I don’t know if I’m ready for it, but Bluesfest is on for the next 11 days and I’ve got my ticket. I’m an all-or-nothing kind of Bluesfester – either I practically live there, or I don’t go at all. If I try to pace myself, I lose my momentum.
Here’s the forecast for opening day, starring Van Morrison:
Cloudy with sunny periods and 60 percent chance of showers in the morning and early in the afternoon. A few showers beginning in the afternoon. A few showers ending in the evening then cloudy with 60 percent chance of showers. Risk of a thunderstorm.
Why don’t they just say it’s going to rain?
Anyway, it doesn’t matter. Bluesfest is Bluesfest no matter what the weather. One of my all-time favourite bluesfests was in ’99 and it rained outrageously. The crowds thinned as all the fair-weather bluesfesters scurried for shelter, but those who remained were energized by the rain. It was a lot of fun, all that rain and mud and music and spirit. The volunteers threw straw down to try to soak up some of the mud, but the mud soaked up the straw instead.
Personally I’m happy that Bluesfest is returning to Lebreton Flats. I like the wide-open space, the easy circulation of people, the way the space lends itself to moving between stages and running into friends. At City Hall, the space was deep and narrow and you had to move through congested channels to get anywhere. It was easier just to park yourself in one spot and stay there. I didn’t like that.
I hear they’ve installed special turf that doesn’t get muddy at the New and Improved Lebreton site. I’ll let you know how it works out.
But I probably won’t be blogging as much for the next eleven days. I’ll try to squeeze in a little here and there, but between work and Bluesfest and the occasional nap, I might not have much time.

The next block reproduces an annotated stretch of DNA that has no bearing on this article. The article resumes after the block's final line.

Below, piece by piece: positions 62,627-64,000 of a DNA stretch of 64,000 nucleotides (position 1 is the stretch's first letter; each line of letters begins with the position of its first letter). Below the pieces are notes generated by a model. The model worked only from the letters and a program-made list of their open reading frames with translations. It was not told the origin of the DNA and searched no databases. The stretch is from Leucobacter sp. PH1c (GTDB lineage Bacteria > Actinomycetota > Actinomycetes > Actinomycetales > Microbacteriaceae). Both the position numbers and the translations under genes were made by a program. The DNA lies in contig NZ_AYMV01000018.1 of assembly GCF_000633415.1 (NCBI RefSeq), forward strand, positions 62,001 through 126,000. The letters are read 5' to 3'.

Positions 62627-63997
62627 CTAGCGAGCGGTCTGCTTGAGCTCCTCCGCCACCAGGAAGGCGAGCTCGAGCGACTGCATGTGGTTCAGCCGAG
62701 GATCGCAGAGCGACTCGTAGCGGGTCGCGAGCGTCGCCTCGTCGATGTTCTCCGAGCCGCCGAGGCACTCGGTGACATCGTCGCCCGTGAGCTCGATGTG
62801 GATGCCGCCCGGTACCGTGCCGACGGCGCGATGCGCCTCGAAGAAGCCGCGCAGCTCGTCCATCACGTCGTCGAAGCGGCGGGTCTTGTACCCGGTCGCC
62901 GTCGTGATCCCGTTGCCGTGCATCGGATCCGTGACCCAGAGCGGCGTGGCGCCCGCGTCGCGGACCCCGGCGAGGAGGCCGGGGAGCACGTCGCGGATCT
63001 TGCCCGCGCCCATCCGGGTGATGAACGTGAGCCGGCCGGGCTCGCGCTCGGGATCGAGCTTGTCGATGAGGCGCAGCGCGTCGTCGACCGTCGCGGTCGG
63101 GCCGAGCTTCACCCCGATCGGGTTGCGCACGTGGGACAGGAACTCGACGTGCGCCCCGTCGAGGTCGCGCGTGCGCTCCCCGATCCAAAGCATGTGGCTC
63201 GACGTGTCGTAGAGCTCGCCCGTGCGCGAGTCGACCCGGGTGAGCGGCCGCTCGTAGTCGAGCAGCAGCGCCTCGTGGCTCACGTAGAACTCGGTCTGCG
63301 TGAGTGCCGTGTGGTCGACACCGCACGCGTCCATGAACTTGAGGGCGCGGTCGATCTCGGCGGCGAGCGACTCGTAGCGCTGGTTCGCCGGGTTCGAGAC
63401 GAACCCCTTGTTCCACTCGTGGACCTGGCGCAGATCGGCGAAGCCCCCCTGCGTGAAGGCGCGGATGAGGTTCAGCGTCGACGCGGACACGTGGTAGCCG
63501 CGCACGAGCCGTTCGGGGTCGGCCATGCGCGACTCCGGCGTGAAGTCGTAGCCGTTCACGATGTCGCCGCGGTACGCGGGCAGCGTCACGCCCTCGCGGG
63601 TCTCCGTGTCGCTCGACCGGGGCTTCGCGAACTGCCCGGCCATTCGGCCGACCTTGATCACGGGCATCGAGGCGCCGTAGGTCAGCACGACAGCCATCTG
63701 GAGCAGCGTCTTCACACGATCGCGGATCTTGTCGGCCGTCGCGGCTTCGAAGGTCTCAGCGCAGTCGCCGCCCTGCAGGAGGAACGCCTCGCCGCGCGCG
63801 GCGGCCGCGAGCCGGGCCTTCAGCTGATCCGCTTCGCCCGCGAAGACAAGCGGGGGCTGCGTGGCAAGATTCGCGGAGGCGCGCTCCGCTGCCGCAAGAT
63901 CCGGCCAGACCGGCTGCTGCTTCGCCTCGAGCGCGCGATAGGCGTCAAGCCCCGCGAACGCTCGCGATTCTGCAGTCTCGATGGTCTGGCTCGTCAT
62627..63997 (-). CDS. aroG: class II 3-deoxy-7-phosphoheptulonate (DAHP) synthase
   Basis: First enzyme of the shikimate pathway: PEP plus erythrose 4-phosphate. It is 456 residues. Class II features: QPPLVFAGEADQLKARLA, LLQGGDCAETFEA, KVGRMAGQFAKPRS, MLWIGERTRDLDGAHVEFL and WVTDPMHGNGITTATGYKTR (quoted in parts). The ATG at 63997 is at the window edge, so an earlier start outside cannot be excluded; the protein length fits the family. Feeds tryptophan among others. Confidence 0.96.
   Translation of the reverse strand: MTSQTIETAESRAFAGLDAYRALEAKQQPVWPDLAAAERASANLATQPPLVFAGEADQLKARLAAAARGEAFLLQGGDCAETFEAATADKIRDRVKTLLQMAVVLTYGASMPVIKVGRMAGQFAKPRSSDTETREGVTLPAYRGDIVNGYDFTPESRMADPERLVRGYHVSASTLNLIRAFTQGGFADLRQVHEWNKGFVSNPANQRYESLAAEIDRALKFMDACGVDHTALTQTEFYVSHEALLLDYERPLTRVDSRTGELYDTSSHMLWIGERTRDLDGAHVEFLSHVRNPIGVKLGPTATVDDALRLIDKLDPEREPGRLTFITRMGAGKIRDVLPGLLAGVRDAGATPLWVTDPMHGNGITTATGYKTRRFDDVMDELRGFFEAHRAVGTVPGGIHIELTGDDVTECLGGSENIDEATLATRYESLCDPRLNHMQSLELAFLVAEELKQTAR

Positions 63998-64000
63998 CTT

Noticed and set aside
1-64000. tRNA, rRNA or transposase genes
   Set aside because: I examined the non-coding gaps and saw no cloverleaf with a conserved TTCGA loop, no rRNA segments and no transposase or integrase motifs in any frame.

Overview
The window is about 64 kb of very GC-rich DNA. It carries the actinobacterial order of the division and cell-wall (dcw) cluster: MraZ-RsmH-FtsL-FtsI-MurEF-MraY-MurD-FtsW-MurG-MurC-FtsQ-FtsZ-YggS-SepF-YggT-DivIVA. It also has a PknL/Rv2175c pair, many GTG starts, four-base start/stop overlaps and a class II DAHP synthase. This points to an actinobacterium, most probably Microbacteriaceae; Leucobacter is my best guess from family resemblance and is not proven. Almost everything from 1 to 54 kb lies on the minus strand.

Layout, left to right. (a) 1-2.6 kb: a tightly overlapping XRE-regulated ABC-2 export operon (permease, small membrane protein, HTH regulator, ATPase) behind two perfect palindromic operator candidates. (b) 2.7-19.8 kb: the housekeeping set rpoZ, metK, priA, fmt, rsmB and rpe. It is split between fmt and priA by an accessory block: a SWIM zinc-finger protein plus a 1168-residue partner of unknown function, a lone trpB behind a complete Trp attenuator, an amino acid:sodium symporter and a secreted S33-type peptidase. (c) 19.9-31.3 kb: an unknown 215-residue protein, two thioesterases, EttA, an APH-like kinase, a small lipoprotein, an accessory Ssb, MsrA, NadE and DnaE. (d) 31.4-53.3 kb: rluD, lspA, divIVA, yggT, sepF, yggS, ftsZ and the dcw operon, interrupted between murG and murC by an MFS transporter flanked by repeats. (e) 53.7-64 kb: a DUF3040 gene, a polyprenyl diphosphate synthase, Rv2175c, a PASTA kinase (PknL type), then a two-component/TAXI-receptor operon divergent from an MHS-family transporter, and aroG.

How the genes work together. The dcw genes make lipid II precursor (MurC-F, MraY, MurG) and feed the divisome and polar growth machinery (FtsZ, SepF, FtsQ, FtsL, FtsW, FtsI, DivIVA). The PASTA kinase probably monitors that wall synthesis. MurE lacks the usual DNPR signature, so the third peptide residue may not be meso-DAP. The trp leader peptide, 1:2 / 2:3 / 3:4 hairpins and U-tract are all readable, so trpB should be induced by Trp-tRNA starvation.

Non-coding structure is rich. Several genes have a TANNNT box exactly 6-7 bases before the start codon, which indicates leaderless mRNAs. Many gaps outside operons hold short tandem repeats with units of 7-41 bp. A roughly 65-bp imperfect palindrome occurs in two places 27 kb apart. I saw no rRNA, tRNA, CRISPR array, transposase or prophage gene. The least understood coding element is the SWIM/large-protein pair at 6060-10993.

Oh, but I have to tell you this one little story before I go.
Today I was standing on the sidewalk with three friends, and one of them was telling us about Opera Under the Stars, which was free opera at Lebreton Flats last weekend. She was in the middle of her story when a guy on a bike came up to us and looked thrilled to see us. None of us knew him.
“You know what?” he said, interrupting my friend’s opera story, “My aunt was a schoolteacher. She died. She was 85. You know what? They have these cards now so you can record your last thoughts. You know what my aunt’s last thoughts were? Don’t be sad too long, and be generous.”
We thought those were nice last thoughts.
He turned to Penelope.
“You know what?” he said, “You’re smart like my aunt. I can tell you’re smart.”
And then he turned to me.
“You know what?” he said, “I’m going gray too. You’ve got nice blue eyes though. But everybody gets old.”
A bit of a backhanded compliment, and of course I had to wonder why he was singling ME out for the old comments, especially since two of my three friends are older than me.
“You know how I spend my spare time?” he continued, “I pluck my nose hairs.”
Lucky bastard. I wish I had spare time.